The PGA has also redefined the role of states in this process by suggesting intergovernmental discussions continue alongside but separate from the civil society briefing and that Indigenous Peoples share directly with states the results of their consultations. There is no reciprocal obligation on states to share the outcomes of their discussions with Indigenous Peoples. This is vastly different from what the modalities resolution provides for. Operative paragraph 8 states: 

Encourages Member States actively to participate in the interactive hearing to facilitate the best possible interaction and dialogue between Member States and representatives of indigenous peoples, non-governmental organizations and civil society organizations; (emphasis added) 

It is clear the intention of the modalities resolution is for an actual face to face meeting to be organized by the PGA where states are encouraged to participate, not informal discussions solely amongst “civil societythat are separate from state consultations.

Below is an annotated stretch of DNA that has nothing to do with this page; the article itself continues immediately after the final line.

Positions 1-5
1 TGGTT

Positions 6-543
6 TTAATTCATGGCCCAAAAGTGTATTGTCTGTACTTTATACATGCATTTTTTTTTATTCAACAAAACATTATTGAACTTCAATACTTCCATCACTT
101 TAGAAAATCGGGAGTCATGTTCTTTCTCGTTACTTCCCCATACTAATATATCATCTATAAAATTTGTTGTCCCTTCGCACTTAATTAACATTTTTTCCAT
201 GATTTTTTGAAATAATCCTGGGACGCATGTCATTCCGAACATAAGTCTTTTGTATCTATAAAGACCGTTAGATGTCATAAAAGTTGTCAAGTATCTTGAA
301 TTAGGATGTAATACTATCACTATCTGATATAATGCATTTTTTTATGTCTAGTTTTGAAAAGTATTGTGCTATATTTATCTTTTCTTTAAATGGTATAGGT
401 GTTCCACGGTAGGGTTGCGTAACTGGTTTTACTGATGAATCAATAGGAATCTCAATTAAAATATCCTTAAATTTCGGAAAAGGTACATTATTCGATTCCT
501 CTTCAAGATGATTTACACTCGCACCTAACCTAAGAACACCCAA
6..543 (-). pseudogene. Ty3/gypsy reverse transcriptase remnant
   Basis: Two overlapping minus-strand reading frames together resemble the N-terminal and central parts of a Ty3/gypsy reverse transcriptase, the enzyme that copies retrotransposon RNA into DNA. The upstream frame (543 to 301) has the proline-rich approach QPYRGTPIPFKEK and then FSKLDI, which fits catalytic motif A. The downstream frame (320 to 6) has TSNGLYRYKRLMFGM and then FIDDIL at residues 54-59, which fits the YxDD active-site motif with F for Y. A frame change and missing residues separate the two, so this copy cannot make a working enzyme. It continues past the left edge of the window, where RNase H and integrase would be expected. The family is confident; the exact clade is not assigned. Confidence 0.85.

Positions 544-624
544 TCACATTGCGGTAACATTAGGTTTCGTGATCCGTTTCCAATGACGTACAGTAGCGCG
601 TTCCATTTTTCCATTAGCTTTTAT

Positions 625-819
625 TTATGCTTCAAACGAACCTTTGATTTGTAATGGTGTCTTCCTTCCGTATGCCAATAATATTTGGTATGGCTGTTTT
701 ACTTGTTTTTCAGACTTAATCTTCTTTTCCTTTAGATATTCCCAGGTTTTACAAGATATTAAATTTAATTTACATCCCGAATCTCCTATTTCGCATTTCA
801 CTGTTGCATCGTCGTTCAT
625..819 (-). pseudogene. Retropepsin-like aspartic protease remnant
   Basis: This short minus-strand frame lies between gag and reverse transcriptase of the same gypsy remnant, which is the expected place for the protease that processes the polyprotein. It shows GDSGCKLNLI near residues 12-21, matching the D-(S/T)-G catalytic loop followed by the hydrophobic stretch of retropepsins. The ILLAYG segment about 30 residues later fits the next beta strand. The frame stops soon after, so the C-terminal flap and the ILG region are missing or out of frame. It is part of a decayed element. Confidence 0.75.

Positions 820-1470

The PGA’s decision does not foster respectful and equal relationships between states, the UN and Indigenous Peoples and it fails to build upon precedents employed by the UN to ensure the full and effective participation of Indigenous Peoples in decisions affecting our rights.  It allows the PGA to play a passive role in the informal interactive hearing and redefines what should be an open and public process to a limited and potentially pointless exercise. As such it does not strengthen the recognition of Indigenous Peoples’ rights within the UN system and falls below the minimum standards set out in the Declaration. 

Drafting of the outcome document 
Operative paragraph 9 of the modalities resolution states: 

Decides that the World Conference shall result in a concise, action oriented outcome document, and requests the President of the General Assembly to prepare a draft text, on the basis of consultations with Member States and indigenous peoples and by taking into account the views emerging from the preparatory process and the interactive hearing referred to in paragraph 7 above, and to convene inclusive and open informal consultations at an appropriate date to enable sufficient consideration by Member States and agreement by the General Assembly before its formal action at the high-level meeting; (emphasis added)